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Skin care and dressings for feeding tube sites


Always keep the skin around your child’s stoma clean and dry. Each time you clean or dress the area, look closely for signs of skin irritation or infection.

If the skin around the tube or button looks red and irritated, please read “Do You Know… Troubleshooting Feeding Tube Problems.”

You need to know what type of feeding tube your child has so you can care for it correctly. Below are the different types of tubes and how to care for each one.

Stoma site
Stoma site

Mushroom tubes

mushroom tube

These tubes are held in place by a secure dressing. Clean the skin around the tube at least one (1) time every day or any time you see fluid draining from around the tube.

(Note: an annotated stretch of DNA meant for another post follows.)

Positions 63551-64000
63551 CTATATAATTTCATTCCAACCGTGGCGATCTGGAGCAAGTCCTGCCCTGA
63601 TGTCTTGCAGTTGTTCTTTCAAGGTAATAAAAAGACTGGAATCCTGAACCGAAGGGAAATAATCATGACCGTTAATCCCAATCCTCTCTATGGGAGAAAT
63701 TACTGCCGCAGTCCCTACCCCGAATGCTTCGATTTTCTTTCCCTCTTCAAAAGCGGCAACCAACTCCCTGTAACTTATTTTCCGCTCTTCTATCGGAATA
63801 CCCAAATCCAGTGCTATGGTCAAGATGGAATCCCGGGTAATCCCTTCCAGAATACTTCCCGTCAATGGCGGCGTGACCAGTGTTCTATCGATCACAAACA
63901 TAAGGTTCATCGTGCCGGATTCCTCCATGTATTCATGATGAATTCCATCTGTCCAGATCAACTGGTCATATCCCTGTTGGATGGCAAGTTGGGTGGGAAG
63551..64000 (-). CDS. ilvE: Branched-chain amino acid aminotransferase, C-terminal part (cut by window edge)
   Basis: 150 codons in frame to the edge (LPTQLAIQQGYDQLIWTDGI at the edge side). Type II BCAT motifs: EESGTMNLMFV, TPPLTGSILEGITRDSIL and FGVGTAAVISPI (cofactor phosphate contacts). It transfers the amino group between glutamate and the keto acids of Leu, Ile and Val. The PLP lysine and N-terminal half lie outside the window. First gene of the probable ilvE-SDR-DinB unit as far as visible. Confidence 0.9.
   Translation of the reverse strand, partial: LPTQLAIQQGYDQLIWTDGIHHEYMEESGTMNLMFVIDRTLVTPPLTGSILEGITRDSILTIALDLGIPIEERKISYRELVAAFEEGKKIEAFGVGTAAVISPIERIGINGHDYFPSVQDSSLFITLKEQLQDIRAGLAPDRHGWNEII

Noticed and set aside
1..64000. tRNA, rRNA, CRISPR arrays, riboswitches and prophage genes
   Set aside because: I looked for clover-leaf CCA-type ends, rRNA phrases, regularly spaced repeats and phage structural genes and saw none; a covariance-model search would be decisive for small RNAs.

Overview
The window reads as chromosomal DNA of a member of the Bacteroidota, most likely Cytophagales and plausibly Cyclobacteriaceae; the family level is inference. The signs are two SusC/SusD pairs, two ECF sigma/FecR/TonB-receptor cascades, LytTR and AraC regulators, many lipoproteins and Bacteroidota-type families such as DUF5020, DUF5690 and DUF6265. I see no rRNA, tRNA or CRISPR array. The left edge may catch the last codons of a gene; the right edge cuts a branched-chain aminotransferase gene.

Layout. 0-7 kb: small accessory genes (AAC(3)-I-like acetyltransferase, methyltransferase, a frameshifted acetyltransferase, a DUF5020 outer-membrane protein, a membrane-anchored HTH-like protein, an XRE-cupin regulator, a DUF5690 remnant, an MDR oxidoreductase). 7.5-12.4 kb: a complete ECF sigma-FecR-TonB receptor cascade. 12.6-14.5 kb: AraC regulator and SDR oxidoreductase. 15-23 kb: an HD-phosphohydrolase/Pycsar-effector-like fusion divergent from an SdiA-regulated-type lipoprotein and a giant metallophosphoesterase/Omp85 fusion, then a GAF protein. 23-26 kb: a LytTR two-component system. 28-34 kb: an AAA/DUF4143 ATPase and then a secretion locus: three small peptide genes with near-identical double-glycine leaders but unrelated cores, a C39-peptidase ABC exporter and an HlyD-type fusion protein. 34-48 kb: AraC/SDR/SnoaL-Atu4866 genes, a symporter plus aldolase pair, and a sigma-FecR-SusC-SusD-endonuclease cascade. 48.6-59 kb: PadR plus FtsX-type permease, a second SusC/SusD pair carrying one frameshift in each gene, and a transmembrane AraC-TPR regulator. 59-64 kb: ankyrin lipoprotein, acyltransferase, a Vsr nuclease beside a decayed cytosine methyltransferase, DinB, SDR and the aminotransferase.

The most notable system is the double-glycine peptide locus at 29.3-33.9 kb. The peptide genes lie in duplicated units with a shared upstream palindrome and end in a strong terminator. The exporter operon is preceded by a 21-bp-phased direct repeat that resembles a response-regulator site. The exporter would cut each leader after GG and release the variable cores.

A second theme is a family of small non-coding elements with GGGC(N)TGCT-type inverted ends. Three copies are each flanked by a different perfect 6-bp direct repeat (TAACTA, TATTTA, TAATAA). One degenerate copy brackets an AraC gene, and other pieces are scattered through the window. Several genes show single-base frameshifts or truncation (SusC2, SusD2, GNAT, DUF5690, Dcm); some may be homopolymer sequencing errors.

Use a cotton swab and water to clean the area. If the skin looks red or irritated, call your St. Jude team. If the dressing is starting to come off or look old, contact your child’s clinical nurse specialist to have it changed.

All other tubes

Clean the skin around the gastrostomy site every day with soap and water. You might be able to do this when your child takes a bath or shower. Change the dressing every day or when it gets wet or dirty if a dressing is present. You might need someone to help hold your child while you change the dressing.

Gastrostomy tubes (G-tubes) or low profile gastric tubes (G-buttons) should be turned one-quarter turn each day. Your clinical nurse specialist will show you how it should be turned. Gastrojejunal tubes (GJ-tubes) or low profile gastrojejunal tubes (GJ-buttons) should never be turned. Turning a GJ-tube or button can move it out of place and keep it from working correctly.